Book Review - Peter Reinhart’s Whole Grain Breads
Peter Reinhart’s Whole Grain Breads: New Techniques, Extraordinary Flavor by Peter Reinhart, Ten Speed Press, 2007
Whole Grain Breads is another of Peter’s offerings and a bit overshadowed in my opinion by The Bread Baker's Apprentice (BBA). Given the healthy benefits of eating more whole grains, this book allows a person to bake tasty and healthy breads with minimal fuss. He has an interesting presentation on bread at a TED affiliated event shortly after the book came out that is worth a look and gives a sense of his goals for the book.
The book has a nice narrative that outlines his motivation of the book and then a presentation that is similar in structure to the one in BBA for the process of making bread. One should not feel cheated however because the discussion on whole grain ingredients, the processes needed to make grain soakers, and the different preferments are unique to Whole Grain Breads and well worth it. There is a nice selection of formulas with some attempting to take traditional white breads such as challah or brioche and execute them using whole grain ingredients. As with BBA, the formulas are well presented, accurate and well tested. I actually like the format used to present the formulas in Whole Grain Breads better than BBA but that is purely a personal preference.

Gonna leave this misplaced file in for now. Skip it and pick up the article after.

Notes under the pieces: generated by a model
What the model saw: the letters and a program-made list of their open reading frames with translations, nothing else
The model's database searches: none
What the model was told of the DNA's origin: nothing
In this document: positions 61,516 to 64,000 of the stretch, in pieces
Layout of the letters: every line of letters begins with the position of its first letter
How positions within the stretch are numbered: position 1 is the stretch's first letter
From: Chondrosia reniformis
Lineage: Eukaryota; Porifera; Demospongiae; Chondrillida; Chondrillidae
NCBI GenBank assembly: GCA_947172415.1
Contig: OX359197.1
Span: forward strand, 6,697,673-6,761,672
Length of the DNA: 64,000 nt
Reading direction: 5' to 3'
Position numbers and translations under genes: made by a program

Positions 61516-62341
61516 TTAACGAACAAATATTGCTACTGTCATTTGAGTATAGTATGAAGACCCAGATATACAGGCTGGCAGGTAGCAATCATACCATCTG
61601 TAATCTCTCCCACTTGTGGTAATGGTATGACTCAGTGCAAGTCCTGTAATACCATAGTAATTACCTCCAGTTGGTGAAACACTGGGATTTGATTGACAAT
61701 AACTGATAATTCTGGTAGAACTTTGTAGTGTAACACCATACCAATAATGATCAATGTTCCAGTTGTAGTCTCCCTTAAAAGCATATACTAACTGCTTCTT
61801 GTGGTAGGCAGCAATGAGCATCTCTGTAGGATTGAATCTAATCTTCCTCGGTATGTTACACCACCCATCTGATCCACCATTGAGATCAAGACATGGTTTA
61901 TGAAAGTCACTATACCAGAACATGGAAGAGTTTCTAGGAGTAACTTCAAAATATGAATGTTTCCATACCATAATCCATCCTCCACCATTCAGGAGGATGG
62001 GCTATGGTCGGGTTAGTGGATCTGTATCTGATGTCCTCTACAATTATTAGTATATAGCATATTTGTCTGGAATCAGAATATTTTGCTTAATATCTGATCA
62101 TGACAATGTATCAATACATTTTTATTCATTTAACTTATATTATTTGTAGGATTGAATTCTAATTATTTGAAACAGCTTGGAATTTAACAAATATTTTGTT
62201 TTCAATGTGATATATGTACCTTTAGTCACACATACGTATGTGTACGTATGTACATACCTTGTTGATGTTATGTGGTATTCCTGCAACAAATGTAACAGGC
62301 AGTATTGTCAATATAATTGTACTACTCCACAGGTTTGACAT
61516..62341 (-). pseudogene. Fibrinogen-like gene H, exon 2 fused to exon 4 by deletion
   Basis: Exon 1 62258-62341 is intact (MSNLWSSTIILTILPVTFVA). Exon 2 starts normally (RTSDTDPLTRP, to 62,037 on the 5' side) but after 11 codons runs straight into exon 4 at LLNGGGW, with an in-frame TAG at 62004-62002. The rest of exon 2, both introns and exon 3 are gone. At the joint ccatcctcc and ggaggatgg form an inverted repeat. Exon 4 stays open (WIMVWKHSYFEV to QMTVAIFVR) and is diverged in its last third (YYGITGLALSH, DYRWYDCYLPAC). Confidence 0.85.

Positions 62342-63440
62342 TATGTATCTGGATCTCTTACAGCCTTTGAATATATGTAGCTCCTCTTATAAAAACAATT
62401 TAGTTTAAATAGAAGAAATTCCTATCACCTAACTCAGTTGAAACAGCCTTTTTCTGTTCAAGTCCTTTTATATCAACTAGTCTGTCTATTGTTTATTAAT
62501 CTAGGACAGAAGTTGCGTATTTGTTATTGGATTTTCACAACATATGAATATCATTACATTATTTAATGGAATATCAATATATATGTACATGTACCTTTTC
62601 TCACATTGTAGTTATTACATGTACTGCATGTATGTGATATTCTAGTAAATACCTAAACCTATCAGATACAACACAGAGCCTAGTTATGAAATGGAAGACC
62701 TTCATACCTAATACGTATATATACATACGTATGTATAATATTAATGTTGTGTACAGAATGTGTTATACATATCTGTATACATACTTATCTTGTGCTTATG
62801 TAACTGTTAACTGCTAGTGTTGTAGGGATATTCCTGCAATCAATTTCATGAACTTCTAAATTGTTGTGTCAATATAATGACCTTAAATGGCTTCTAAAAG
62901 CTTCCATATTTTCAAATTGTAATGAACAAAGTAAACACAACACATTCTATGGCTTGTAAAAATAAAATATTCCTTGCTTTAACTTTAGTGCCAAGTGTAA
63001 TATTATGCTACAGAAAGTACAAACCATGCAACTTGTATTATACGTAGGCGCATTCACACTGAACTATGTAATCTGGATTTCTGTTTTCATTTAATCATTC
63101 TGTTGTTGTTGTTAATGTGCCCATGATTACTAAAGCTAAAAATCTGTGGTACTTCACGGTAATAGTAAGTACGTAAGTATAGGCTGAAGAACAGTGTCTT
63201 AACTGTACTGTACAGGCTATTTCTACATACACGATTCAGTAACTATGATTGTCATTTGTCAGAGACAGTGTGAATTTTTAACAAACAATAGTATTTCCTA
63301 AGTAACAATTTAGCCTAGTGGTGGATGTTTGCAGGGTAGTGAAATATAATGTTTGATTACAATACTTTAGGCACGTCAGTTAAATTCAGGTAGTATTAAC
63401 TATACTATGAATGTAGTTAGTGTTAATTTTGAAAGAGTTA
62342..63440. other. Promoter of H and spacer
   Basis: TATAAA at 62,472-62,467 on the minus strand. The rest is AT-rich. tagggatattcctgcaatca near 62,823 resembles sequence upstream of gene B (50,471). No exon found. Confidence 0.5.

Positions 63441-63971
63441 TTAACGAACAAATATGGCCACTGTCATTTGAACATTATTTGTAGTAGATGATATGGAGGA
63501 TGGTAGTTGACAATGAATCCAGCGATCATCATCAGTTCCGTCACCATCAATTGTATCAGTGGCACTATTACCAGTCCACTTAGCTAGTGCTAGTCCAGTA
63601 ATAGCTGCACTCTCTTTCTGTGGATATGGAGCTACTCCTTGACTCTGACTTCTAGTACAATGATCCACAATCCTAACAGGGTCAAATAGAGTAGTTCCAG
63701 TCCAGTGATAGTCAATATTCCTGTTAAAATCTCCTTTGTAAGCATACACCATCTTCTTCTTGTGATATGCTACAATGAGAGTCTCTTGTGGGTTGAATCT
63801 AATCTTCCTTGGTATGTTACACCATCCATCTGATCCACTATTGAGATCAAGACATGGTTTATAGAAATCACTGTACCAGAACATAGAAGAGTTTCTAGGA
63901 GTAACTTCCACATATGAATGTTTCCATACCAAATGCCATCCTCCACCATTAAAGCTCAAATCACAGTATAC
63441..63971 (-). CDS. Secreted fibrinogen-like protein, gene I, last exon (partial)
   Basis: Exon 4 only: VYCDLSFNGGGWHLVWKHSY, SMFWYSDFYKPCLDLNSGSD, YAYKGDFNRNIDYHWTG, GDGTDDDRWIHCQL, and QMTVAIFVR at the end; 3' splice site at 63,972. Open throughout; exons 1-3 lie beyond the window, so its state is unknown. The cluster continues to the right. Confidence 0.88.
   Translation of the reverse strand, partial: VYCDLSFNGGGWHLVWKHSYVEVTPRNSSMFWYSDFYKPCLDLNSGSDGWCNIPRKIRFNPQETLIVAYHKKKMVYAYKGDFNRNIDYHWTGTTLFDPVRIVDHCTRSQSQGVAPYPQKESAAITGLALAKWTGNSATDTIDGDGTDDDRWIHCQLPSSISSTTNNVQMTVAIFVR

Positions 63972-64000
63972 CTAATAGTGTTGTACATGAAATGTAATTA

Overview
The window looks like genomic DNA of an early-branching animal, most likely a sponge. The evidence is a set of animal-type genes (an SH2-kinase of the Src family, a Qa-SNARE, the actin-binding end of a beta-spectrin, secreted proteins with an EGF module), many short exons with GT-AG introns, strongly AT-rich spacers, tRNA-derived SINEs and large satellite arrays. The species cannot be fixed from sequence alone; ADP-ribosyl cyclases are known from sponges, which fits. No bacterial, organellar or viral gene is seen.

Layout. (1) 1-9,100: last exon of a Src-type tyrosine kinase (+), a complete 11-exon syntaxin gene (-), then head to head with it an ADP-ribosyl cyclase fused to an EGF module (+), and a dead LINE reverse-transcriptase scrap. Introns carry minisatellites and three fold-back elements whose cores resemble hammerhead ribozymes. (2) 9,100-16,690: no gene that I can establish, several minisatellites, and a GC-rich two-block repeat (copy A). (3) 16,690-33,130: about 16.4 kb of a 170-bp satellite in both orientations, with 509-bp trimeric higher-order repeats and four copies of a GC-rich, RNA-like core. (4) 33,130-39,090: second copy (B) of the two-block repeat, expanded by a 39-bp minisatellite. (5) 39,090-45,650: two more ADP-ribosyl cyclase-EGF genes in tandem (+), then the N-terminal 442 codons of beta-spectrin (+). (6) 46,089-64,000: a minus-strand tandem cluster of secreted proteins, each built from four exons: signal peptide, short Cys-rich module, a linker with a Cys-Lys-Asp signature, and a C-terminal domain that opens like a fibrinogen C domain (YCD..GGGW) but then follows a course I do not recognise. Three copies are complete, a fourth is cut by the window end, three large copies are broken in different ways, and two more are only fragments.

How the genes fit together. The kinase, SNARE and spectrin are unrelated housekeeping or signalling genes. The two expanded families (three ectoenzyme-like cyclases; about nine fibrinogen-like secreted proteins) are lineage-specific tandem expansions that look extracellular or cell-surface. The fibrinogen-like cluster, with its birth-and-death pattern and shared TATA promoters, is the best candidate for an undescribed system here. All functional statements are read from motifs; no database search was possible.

I still come back to Whole Grain Breads on occasion and routinely bake breads either directly from the formulas or after a bit of artistic license. I even used Peter’s Transitional Rye formula to reverse engineer my great-grandmother's Bohemian style rye that I remember for my childhood. The original recipe that was handed down to me was the typical “use 3 to 5 cups of flour from the local co-op and add water until not to firm...” Using the techniques from Whole Grain Breads as a Rosetta Stone, I was able to come up with a bread that has the favor profile I remember and has received “This is just like great-grandma’s” from my family. If you want to bake whole grain breads at home, this book is well worth the investment.
Labels: Cookbook Review